Do you remember what it was like for you as a child to have a secret? If it was your fun secret to have, that could be great! If, however, it was a secret in your family – something hidden or hushed – it probably often left you feeling very confused and with many questions. Children can carry this as a heavy burden. They may ask people outside of your family to help them understand, or they may never ask yet listen intently to adult conversations for a clue as to what is going on.

This week in our ’10 Ways’ parenting tips series, we explore how the types of secrets that parents tell can cause challenges within their families, and how to communicate openly with children about them.

  1. Many parents, when they separate or leading up to a separation, try to keep it secret for a length of time. Children may find this very challenging. It would be better if children had permission from parents to talk about what is going on at home with close friends and family if they wished to. It can be hard at times like this for children to talk with parents, when they can see how upset parents may be.
  2. Children who don’t know one of their parents can have great curiosity around this. It may be a secret as to who the parent is; maybe the child is told fairy tales to explain where they came from. However, children are clever. They know they have two parents and leaving them without this information can lead to great confusion and identity challenges. Also it can create challenges in the playground as other children may see them as an easy target for bullying. Children usually want to be the same as every other child. They need information to feel confident about their family form.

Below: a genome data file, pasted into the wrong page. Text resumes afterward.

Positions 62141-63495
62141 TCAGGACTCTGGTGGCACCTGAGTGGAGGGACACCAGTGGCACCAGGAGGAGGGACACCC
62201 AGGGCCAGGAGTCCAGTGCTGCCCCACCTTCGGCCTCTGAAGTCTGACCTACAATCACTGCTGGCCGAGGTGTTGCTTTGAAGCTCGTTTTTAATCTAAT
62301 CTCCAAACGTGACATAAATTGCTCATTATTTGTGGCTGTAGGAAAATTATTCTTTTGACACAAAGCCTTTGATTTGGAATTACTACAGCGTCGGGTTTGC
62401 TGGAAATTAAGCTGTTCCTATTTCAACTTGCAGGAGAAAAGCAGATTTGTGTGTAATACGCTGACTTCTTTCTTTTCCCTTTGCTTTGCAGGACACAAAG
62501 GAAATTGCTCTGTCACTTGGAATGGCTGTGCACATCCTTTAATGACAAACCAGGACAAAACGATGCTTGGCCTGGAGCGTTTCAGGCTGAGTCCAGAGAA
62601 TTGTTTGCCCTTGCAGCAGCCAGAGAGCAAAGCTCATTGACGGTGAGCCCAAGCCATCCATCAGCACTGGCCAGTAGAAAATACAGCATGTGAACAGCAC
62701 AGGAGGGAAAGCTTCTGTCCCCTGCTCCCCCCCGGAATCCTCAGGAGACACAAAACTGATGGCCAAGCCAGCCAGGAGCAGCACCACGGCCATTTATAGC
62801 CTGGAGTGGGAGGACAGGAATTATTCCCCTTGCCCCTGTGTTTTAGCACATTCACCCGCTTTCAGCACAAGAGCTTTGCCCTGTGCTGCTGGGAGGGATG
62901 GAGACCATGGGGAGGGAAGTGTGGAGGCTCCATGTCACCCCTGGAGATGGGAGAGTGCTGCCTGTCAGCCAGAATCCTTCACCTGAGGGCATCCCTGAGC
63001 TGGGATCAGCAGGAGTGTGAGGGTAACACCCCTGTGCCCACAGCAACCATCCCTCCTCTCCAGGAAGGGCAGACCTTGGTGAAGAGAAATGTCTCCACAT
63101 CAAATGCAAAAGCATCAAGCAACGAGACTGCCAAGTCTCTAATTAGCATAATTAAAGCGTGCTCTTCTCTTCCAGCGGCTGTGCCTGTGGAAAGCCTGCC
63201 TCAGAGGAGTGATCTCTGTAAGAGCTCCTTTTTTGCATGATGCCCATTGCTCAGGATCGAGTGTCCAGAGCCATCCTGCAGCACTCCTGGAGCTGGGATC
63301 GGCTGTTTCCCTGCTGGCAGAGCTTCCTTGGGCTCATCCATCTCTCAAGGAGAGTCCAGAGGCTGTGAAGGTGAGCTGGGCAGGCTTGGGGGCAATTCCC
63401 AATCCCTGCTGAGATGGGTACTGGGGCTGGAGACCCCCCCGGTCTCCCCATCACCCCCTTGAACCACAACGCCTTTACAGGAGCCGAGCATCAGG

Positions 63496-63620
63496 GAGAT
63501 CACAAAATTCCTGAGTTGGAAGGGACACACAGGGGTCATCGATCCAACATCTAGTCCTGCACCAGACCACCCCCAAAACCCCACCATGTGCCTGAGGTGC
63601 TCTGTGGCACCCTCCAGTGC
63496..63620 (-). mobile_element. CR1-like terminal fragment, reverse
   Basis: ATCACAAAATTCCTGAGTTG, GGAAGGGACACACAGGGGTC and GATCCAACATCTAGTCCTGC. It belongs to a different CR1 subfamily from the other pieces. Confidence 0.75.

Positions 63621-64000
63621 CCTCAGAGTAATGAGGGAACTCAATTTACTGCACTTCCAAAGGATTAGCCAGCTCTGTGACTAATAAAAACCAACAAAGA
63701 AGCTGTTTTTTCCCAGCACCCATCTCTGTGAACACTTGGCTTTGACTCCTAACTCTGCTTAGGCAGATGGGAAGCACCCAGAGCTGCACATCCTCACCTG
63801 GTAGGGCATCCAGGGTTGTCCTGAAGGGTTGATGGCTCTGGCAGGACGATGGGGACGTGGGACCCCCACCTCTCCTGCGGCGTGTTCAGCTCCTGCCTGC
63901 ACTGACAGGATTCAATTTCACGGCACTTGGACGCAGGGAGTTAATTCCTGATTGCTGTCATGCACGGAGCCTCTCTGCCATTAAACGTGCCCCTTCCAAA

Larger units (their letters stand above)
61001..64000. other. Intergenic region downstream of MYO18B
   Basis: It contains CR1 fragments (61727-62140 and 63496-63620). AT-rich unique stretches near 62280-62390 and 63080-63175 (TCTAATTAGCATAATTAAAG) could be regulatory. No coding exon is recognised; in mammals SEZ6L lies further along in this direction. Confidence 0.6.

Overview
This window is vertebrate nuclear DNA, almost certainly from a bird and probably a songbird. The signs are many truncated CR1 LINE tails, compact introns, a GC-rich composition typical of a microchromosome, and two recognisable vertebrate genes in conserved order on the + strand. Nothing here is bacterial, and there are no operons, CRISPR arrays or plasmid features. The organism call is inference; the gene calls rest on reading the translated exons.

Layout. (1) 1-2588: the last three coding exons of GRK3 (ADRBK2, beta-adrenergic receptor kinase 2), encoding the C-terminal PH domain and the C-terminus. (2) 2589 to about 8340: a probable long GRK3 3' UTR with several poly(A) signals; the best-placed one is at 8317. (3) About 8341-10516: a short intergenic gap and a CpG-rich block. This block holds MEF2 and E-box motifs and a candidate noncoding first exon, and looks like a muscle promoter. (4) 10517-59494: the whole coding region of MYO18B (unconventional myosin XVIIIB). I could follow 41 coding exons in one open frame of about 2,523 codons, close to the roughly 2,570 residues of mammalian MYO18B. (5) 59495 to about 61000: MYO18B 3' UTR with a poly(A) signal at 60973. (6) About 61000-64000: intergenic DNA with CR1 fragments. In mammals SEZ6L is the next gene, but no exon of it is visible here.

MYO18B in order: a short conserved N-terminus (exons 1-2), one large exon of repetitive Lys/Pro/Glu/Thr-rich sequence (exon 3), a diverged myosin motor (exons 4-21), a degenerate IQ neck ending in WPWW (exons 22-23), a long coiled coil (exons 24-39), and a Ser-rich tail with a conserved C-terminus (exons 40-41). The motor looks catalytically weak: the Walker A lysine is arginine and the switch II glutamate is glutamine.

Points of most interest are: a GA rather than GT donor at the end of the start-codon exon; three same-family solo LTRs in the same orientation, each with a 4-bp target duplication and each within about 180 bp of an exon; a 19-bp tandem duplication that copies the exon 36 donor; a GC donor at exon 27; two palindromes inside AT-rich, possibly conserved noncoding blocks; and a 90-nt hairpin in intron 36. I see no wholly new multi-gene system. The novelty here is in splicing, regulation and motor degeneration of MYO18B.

3. Children who are adopted often don’t know this to be the case, even though other family members will know. Children always tell other children what they know about them. It doesn’t take much in a small community for children to overhear stories about class mates. Telling children the truth about where they came from and who their family is equips them for a more confident passage through childhood.
  4. When there is abuse of any form in the home, addiction issues, or mental health problems, it can leave children confused and worried. It is really important that one parent can help a child to understand what is going on in their family. Children need permission to talk with trusted adults about things that worry them, be they other family members or child and family support professionals. It is okay for them to ask about why parents fight, to ask why one parent may stay in bed a lot, or what death is.
  5. Try to adopt a policy in your home of talking, voicing concerns and sharing worries with trusted people. Don’t ask children to keep things a secret. Don’t tell them not to talk about certain things. Share with them what is appropriate about their family life.